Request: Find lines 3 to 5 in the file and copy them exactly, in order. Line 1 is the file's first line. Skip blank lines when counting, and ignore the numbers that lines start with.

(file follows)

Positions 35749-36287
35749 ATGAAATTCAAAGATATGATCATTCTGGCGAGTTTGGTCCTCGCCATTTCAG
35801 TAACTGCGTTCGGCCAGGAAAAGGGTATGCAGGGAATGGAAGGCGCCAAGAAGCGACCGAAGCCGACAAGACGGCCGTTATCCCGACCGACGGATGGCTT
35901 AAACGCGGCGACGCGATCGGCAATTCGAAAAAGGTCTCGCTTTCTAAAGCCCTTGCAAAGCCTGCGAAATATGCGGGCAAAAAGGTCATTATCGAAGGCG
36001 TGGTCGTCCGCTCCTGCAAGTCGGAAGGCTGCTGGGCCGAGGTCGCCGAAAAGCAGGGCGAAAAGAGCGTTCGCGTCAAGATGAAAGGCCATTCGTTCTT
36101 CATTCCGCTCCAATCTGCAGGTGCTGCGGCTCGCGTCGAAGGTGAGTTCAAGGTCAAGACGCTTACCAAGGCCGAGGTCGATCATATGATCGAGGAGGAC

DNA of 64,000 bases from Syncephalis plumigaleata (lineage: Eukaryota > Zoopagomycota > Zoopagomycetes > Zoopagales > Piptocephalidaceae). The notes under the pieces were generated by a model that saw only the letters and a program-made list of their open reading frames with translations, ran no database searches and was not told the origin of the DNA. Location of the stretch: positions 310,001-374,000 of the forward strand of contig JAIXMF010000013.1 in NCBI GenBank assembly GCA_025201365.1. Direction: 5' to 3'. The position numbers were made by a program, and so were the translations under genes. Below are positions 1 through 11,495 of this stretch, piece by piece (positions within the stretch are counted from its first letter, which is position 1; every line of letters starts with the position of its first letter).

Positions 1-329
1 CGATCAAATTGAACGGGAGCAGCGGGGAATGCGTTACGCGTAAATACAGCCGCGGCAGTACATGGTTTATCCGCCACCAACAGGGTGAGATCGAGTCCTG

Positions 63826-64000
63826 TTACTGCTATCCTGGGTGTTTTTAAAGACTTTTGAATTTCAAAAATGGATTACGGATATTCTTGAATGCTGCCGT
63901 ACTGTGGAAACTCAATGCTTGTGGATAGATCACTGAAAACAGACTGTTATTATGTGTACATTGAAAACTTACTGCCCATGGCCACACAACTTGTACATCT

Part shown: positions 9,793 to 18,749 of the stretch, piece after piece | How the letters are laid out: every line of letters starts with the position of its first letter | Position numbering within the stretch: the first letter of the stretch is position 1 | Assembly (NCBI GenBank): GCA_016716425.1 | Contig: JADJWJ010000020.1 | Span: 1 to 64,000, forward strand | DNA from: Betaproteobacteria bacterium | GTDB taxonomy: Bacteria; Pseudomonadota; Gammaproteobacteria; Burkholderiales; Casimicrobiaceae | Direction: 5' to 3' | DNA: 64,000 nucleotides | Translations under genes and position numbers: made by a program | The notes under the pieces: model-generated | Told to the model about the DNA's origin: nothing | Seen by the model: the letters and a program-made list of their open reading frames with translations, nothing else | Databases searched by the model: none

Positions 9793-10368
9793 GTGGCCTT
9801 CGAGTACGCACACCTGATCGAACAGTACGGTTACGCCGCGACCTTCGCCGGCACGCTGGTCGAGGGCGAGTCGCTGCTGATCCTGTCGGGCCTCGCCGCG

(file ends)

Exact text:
35801 TAACTGCGTTCGGCCAGGAAAAGGGTATGCAGGGAATGGAAGGCGCCAAGAAGCGACCGAAGCCGACAAGACGGCCGTTATCCCGACCGACGGATGGCTT
35901 AAACGCGGCGACGCGATCGGCAATTCGAAAAAGGTCTCGCTTTCTAAAGCCCTTGCAAAGCCTGCGAAATATGCGGGCAAAAAGGTCATTATCGAAGGCG
36001 TGGTCGTCCGCTCCTGCAAGTCGGAAGGCTGCTGGGCCGAGGTCGCCGAAAAGCAGGGCGAAAAGAGCGTTCGCGTCAAGATGAAAGGCCATTCGTTCTT